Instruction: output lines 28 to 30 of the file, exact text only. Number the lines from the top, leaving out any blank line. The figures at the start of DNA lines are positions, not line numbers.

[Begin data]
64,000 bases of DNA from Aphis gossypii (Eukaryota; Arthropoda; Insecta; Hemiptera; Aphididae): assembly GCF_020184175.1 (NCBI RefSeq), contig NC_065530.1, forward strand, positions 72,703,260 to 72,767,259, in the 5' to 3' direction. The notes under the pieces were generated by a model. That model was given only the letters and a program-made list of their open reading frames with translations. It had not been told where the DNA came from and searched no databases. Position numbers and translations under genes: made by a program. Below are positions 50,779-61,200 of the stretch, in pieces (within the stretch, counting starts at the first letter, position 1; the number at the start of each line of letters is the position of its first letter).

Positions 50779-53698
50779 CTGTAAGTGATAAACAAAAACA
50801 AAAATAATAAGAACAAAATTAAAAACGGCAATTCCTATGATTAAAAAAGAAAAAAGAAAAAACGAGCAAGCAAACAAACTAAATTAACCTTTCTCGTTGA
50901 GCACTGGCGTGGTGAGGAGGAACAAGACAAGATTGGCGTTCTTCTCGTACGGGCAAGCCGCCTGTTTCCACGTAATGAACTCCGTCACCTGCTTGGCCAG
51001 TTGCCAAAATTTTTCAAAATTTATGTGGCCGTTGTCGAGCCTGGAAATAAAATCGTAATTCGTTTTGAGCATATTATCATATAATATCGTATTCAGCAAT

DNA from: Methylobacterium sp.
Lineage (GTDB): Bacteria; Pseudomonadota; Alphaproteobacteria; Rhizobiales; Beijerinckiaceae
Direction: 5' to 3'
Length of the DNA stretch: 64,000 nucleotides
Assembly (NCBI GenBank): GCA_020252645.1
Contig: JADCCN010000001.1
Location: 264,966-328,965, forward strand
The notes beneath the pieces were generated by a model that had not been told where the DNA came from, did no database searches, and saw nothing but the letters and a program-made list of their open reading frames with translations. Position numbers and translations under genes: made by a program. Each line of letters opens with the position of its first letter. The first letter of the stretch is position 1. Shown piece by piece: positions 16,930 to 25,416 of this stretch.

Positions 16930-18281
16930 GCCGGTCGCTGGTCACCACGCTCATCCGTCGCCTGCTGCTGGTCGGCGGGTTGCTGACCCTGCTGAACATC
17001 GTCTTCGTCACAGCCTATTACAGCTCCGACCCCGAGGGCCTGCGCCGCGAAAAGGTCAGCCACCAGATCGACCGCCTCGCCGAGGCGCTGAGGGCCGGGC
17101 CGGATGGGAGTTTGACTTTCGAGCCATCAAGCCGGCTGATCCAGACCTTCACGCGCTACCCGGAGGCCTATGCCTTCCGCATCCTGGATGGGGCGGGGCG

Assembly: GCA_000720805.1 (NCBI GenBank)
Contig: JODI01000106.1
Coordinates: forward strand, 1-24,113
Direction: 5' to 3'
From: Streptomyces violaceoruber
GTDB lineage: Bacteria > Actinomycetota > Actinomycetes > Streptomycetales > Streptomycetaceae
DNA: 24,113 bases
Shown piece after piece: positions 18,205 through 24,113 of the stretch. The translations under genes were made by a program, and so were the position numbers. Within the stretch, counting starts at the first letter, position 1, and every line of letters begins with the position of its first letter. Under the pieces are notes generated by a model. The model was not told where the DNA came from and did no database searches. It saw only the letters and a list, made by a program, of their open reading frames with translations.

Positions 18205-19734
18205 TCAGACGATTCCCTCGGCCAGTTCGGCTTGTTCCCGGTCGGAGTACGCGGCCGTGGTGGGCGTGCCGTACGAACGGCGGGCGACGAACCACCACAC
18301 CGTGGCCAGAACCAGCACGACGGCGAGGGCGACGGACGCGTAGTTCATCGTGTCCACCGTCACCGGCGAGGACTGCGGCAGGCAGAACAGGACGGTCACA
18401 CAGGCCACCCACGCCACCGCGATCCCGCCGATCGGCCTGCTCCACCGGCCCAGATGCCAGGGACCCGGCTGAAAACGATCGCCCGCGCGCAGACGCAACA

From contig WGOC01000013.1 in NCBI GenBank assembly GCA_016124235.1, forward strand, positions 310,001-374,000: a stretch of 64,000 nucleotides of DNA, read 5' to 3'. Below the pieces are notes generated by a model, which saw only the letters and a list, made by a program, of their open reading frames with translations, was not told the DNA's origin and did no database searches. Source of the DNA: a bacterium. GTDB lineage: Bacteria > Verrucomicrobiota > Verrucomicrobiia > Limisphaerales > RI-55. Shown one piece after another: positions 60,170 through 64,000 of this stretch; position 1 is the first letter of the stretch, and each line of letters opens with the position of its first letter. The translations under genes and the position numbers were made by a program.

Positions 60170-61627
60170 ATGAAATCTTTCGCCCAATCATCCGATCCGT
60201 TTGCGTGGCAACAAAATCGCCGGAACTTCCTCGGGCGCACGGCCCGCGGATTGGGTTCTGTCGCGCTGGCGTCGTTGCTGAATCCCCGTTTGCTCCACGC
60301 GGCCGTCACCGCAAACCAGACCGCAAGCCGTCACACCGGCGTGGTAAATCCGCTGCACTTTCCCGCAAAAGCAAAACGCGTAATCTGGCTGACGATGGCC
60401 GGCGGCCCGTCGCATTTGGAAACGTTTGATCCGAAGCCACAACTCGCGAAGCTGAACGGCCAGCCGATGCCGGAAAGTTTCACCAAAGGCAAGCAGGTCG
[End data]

18205 TCAGACGATTCCCTCGGCCAGTTCGGCTTGTTCCCGGTCGGAGTACGCGGCCGTGGTGGGCGTGCCGTACGAACGGCGGGCGACGAACCACCACAC
18301 CGTGGCCAGAACCAGCACGACGGCGAGGGCGACGGACGCGTAGTTCATCGTGTCCACCGTCACCGGCGAGGACTGCGGCAGGCAGAACAGGACGGTCACA
18401 CAGGCCACCCACGCCACCGCGATCCCGCCGATCGGCCTGCTCCACCGGCCCAGATGCCAGGGACCCGGCTGAAAACGATCGCCCGCGCGCAGACGCAACA